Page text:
Successful entrepreneur Yuan Yuan is approached by a young woman on the eve of her latest fashion showcase. Keiko, The young girl from Japan has idolized the designers work and practiced fashion as well as Mandarin in hopes of meeting her. The two build a strong connection, but within their conversations and working together, Yuan Yuan begins to recall the past that she left behind and never made peace with.

Wish You Were Here” is screening at the Toronto Reel Asian International Film Festival 

With a renewed determination to confront her past decisions and fears, Yuan Yuan sets off to the village and family she met behind. Hoping to find peace and finally reconcile with her first husband, as well as her mother in law who drove her to her emotional limit and forced her to leave everything behind. Yuan Yuan will have to confront harsh truths about herself in order to reconcile with those in her past and find redemption.

“Wish You Were Here” carries through it a prevailing sense of beauty, that still stays noticeable through the film’s more somber moments. At the forefront of creating this atmosphere is the score by Andre Matthias, with whom Kenneth Bi has worked with on previous productions. With the two working closely together to create the soundtrack during production, as opposed to composing afterwards, it reflects in the film end product with the influence that both had on each other being apparent in the detail and atmosphere created. The combination of the soundtrack with Bi’s visuals melds in a romantic and beautiful way that few productions are able to accomplish. The location work is also notable, with the winter shoots in particular popping under the cinematography of Kenneth Bi. The directors’ skills with the camera comes across as technically strong, with great framing and transitions, and does a superb job of catching both the intimacy between the characters as well as making their environments feel lived in and familiar.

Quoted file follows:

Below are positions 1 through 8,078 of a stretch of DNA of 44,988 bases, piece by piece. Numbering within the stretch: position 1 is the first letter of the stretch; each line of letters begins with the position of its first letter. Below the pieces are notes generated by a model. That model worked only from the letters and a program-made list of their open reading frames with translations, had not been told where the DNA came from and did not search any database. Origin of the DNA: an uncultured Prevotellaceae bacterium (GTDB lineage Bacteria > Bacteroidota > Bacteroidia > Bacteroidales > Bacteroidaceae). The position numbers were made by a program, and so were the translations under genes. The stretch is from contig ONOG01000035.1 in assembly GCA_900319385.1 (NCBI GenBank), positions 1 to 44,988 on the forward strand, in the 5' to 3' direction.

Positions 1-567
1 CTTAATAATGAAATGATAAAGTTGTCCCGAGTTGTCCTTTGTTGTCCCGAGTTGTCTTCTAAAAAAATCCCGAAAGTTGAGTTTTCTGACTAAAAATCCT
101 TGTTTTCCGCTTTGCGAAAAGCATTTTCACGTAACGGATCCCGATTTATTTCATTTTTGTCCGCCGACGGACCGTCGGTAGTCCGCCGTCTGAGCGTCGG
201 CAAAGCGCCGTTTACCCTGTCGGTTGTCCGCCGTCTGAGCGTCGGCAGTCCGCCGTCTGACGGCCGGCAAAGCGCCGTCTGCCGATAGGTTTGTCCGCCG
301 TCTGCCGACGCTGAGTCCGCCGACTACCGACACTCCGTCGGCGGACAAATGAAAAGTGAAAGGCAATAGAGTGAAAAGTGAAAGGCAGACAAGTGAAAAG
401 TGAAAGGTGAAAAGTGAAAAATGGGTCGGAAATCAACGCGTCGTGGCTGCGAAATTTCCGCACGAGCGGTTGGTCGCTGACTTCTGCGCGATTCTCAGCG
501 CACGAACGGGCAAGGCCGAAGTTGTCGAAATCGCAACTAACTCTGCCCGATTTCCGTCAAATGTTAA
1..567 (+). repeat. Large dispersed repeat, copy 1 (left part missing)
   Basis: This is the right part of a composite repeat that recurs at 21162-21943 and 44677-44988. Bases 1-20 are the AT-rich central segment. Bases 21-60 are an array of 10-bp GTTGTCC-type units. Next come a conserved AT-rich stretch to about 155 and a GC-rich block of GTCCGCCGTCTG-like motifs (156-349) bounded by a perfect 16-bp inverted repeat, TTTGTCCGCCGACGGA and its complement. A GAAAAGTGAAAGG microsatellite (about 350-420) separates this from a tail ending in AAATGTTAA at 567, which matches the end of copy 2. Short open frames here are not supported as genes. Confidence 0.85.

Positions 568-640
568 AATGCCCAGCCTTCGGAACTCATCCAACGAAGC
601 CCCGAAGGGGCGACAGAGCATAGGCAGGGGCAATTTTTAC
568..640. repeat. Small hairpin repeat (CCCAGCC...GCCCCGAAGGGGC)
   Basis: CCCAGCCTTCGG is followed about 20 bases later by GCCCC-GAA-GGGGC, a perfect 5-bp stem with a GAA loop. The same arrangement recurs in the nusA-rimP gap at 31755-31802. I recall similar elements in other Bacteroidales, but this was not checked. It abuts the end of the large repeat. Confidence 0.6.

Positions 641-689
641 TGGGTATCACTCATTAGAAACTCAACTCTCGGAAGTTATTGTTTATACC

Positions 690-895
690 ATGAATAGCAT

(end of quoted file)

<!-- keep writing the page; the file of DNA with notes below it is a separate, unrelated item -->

With many international productions seemingly hindering the actors’ performances, “Wish You Were Here” makes great work of its cast with each actor bringing depth and confidence in their given roles. Actor Faye Yu shines as Yuan Yuan, bursting with confidence within her cosmopolitan lifestyle, but able to connect with the emotional past of her character. Osawa Takao, who plays Yuan Yuan’s husband Tomiya, gives a solid performance in being able to tackle the emotional spectrum his character goes through when he reunites with his wife. With both actors having experience on international productions before, the two matches so well together on screen that any perceived cultural or language barrier makes way for what feels like a grounded and sincere connection between two long lost lovers. The rest of the cast rounds out the production well and there is a feeling of sincerity between all the actors, regardless the size of the role.

The biggest criticism that one might take away from the production, is one which will be varied by individual, in that the themes covered within the film are not going to have a broader appeal outside those who may have come across similar life experiences. With themes such as motherhood and struggles with adopted family, the film does not utilize much in the way of sensationalism or varied view points to make its lead more empathetic. However, this does result in a story that feels believable and realistic and could easily be seen as a strength instead of a shortcoming among some viewers.

With my own experience with the film, I will have to admit a certain level of disconnect within the film’s content, having difficulty feeling empathetic or sympathetic towards Yuan Yuan’s plight. This experience will most likely vary between viewers. Although this can be said of practically any film, the struggle between enjoyment of a film’s technical aspects being so strongly at odds with my ability to feel a deeper connection, is not often something I find noticeable. For those who will be able to make a closer connection with the protagonist, I believe the film will feel cathartic as its sincerity and realism still shines through, even within my own personal disconnect with the story.

“Wish You Were Here” showcases Kenneth Bi as a great talent that can command all elements of a production to create a unique and strong creative vision.

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Hello, my name is Adam Symchuk and I am from Canada. It was during my teenage years that I became fascinated with Japanese film, in particular, exploitation and horror. I carried my fascination with the genre with me as an adult and began to grow a deeper appreciation in various genres from Japan, Korea, Thailand, and China. I hope to grow my knowledge of film across Asia and will continue to explore this through my reviews.